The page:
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If you’re feeling bereft over the finale of Parks and Recreation, don’t despair: you can still get your Poehler fix. Yes Please is the ferociously funny comedian’s memoir, although perhaps the term “scrapbook” is a more accurate description.
Poehler shares stories from her childhood, her early days in comedy, her escapades on Saturday Night Live and her time playing everyone’s favourite fictional small-town government employee, Leslie Knope. Anecdotes are mingled with pictures, poems, lists, and life advice in haiku form (“A facelift does not/ Make daughters comfortable/ When you chaperone”). This is not a bare-all celebrity memoir, and Poehler stays away from any major revelations about her personal life, but the chapter about her two young sons and her time visiting orphanages in Haiti is candid and beautiful.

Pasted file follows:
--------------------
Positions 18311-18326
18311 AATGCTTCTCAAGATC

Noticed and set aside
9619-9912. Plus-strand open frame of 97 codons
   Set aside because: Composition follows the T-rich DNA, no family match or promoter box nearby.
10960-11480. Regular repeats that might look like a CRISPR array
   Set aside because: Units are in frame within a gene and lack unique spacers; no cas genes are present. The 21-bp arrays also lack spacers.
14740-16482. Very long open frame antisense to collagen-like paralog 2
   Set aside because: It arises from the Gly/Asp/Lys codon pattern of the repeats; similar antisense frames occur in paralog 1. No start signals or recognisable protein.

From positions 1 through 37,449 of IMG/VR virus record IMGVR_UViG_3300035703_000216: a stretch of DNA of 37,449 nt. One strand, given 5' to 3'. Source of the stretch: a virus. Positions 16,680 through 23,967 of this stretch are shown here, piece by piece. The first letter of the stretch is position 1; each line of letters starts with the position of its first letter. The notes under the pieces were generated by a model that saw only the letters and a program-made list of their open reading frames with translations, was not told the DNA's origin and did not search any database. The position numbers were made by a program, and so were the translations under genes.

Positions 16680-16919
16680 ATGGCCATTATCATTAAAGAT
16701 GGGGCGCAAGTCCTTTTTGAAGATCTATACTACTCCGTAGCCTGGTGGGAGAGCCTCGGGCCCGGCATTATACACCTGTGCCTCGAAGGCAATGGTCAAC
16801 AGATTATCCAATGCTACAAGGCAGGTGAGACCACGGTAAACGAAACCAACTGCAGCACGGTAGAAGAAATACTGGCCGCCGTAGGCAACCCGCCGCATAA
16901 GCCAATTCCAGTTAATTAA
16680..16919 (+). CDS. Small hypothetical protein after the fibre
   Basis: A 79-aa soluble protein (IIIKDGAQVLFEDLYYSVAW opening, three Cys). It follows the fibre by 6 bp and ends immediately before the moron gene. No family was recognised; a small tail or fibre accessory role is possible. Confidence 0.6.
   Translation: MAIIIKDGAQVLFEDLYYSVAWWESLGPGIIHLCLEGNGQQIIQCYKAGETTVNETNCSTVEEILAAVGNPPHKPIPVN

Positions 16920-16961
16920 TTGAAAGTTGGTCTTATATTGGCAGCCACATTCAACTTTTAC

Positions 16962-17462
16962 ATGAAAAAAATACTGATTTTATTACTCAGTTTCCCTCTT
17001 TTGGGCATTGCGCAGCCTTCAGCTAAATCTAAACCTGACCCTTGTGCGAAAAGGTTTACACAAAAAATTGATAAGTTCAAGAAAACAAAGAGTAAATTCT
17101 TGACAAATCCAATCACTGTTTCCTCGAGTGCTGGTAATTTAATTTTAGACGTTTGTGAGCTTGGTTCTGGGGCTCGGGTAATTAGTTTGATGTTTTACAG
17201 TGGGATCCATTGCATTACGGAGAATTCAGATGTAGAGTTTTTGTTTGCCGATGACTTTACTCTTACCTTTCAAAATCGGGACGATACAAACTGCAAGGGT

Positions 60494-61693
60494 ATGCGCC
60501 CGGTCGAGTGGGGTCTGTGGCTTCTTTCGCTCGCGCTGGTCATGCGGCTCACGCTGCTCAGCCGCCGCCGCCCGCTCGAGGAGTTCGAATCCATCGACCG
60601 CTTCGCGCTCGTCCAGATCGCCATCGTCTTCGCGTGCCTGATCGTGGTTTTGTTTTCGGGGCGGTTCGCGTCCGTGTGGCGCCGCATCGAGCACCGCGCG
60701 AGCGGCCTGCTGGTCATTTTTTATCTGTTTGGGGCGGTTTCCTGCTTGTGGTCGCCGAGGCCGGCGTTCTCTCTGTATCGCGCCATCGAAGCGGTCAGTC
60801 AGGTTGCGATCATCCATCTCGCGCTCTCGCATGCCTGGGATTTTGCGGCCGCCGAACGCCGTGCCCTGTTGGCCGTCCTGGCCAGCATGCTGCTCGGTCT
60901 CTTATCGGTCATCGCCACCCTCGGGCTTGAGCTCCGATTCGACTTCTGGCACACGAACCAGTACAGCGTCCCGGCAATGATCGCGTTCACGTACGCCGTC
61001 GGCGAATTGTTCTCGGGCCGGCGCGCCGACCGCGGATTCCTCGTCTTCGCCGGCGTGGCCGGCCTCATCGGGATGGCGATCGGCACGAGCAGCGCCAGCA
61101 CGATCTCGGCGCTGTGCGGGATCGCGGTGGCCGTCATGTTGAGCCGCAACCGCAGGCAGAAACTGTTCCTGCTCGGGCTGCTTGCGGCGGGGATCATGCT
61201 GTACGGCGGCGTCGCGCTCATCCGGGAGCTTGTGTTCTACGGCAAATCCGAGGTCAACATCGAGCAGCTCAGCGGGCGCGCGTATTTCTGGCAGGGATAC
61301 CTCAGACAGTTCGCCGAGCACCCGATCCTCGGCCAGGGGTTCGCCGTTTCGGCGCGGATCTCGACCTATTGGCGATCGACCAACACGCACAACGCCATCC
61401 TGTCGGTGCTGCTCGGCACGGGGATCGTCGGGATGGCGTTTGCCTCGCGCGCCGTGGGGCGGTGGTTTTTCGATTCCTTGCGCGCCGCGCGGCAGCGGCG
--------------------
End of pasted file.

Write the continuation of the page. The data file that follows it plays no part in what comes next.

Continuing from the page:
Going in to this book I was expecting another Bossypants, the memoir written by Poehler’s friend and “comedy wife” Tina Fey. Both women have helmed successful TV shows and have proven, without a doubt, that comedy is not an old boys’ club. Despite this, the similarities between their books are scarce. While Fey tended towards the self-deprecating in a way that I couldn’t help but laugh along with, Amy has gone for the inspirational, self-help angle. Yes Please is split into three parts: “Say whatever you want”, “Do whatever you like”, and “Be whoever you are”. Little bits of wisdom are dropped throughout, in bold letters on a double page spread: Everybody is scared most of the time; Calling people sweetheart makes most people enraged; Short people do not like to be picked up (my personal favourite).
For those familiar with her web series Smart Girls at the Party, where she interviews inspiring and successful women, and Ask Amy, where she fields questions from viewers in a cool-aunt kind of way, this won’t seem out of left-field; but for the uninitiated it might seem twee. I don’t doubt her sincerity; her dedication to empowering young women and providing viable role models for them is admirable and something that we only need more of.
While it didn’t provide as many belly laughs as I had been hoping for, I came away from reading Yes Please with an increased admiration for somebody who had already firmly earned themselves a place on my cool-lady index. This is the perfect companion for the Amy Poehler fan.